• by HTTP parameter value: applications that use this method pass a parameter (http://x.y/z;parameter) back and forth. Add the lines: Session Type PARM TTL 300 End to your configuration file – the sessions will be tracked by the value of the «sess» cookie.
  • by header value: applications that use this method pass a certain header back and forth. Add the lines: Session Type Header ID «X-sess» TTL 300 End to your configuration file – the sessions will be tracked by the value of the «X-sess» header.

Please note the following restrictions on session tracking:

  • session tracking is always associated with a certain Service. Thus each group may have other methods and parameters.
  • there is no default session: if you have not defined any sessions no session tracking will be done.
  • only one session definition is allowed per Service (this may change in a future version). If your application has alternative methods for sessions you will have to define a separate Service for each method.

A note on cookie injection: some applications have no session-tracking mechanism at all but would still like to have the client always directed to the same back-end time after time. Some reverse proxies use a mechanism called «cookie injection» in order to achieve this: a cookie is added to the back-end responses and tracked by the reverse proxy.

Pound was designed to be as transparent as possible, and this mechanism is not supported. If you really need this sort of persistent mapping use the client address session mechanism (Session Type IP), which achieves the same result without changing the contents in any way.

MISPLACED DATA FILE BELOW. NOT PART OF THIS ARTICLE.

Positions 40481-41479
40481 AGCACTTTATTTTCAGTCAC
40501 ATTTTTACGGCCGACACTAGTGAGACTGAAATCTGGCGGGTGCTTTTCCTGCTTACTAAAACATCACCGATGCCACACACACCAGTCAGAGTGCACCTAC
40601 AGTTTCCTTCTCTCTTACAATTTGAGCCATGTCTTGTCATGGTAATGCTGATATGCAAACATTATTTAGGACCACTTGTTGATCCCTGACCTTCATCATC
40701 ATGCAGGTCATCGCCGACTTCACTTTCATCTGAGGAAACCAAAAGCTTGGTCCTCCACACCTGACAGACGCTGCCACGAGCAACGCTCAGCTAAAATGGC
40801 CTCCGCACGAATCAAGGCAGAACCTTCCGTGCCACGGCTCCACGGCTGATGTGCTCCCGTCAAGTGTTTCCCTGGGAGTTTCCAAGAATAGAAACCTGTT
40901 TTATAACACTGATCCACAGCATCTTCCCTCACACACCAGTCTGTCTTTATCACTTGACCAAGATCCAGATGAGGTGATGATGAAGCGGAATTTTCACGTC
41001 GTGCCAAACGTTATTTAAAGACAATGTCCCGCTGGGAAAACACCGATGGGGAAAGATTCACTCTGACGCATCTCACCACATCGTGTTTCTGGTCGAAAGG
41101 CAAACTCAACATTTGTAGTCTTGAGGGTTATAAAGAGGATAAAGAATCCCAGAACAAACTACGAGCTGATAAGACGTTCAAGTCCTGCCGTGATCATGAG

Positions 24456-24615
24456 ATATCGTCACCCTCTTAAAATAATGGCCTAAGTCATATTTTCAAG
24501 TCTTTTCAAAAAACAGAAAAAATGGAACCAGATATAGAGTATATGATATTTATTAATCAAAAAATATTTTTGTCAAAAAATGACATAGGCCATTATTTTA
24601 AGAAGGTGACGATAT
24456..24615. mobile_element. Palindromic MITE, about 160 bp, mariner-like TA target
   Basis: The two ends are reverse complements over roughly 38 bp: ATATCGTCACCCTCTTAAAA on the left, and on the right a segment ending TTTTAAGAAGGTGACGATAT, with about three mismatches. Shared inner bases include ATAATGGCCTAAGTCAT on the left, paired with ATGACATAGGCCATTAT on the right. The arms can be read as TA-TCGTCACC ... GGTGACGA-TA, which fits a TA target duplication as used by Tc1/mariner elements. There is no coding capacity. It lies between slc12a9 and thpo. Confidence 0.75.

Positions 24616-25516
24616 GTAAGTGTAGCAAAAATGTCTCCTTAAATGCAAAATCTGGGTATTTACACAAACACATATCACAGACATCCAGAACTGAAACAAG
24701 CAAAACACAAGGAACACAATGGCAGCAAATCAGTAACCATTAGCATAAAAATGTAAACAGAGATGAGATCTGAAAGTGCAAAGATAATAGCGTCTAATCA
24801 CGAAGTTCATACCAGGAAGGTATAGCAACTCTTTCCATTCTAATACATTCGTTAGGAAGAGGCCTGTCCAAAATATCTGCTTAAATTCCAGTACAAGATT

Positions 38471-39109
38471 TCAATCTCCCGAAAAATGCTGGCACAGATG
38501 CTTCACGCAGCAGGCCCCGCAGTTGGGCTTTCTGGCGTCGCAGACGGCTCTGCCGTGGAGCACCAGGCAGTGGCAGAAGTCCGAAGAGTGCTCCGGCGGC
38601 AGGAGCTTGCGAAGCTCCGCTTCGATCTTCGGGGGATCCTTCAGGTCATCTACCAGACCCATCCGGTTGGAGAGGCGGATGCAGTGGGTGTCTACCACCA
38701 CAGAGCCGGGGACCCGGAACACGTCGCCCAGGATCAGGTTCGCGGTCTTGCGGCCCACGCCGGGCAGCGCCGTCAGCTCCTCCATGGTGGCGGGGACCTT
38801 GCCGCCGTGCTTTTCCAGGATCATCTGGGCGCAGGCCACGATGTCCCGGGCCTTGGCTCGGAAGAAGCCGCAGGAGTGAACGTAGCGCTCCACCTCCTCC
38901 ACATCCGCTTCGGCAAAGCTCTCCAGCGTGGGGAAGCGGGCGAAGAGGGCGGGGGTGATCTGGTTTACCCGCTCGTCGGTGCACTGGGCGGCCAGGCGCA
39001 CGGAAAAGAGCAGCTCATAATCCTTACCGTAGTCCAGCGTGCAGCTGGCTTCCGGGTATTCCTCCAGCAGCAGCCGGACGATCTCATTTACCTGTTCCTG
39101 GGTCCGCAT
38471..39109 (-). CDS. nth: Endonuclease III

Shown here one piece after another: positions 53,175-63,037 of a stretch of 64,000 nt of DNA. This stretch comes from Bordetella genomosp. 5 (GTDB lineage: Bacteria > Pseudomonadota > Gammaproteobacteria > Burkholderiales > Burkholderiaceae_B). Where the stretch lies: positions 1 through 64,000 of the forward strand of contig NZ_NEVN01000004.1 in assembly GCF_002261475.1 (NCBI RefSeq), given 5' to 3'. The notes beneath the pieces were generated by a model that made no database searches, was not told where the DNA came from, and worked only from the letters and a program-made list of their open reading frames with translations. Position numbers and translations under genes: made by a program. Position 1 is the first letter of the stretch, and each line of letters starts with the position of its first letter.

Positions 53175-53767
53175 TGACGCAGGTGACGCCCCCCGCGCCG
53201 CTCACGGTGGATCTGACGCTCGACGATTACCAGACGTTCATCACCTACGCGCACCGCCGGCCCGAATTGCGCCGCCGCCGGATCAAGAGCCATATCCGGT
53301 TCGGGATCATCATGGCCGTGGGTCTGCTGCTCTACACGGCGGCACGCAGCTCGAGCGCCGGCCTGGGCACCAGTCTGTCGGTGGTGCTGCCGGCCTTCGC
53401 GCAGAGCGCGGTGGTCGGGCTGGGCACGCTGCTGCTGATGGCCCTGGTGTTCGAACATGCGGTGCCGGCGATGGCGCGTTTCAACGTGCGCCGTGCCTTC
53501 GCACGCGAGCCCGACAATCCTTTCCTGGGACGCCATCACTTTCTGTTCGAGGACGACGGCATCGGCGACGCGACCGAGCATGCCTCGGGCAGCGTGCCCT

As a general rule, Pound passes all headers as they arrive from the client browser to the back-end server(s). There are two exceptions to this rule: Pound may add information about the SSL client certificate (as described below), and it will add an X-Forwarded-For header. The general format is: X-Forwarded-for: client-IP-address The back-end server(s) may use this extra information in order to create their log-files with the real client address (otherwise all requests will appear to originate from Pound itself, which is rather useless).

In addition, Pound logs requests and replies to the system log. This is controlled by the LogLevel configuration variable (0 – no logging, 1 – normal log, 2 – full log, 3 – Apache combined log format, 4 – Apache combined log format without virtual host).

By default the messages go to the LOG_DAEMON facility, but you can change this in the configuration. If you don’t want to, you can just do a: fgrep pound /var/log/messages to get all the messages generated by Pound.


If a client browser connects via HTTPS and if it presents a certificate and if HTTPSHeaders is set, Pound will obtain the certificate data and add the following HTTP headers to the request it makes to the server:

  • X-SSL-Subject: information about the certificate owner
  • X-SSL-Issuer: information about the certificate issuer (CA)
  • X-SSL-notBefore: begin validity date for the certificate
  • X-SSL-notAfter: end validity date for the certificate
  • X-SSL-serial: certificate serial number (in decimal)
  • X-SSL-cipher: the cipher currently in use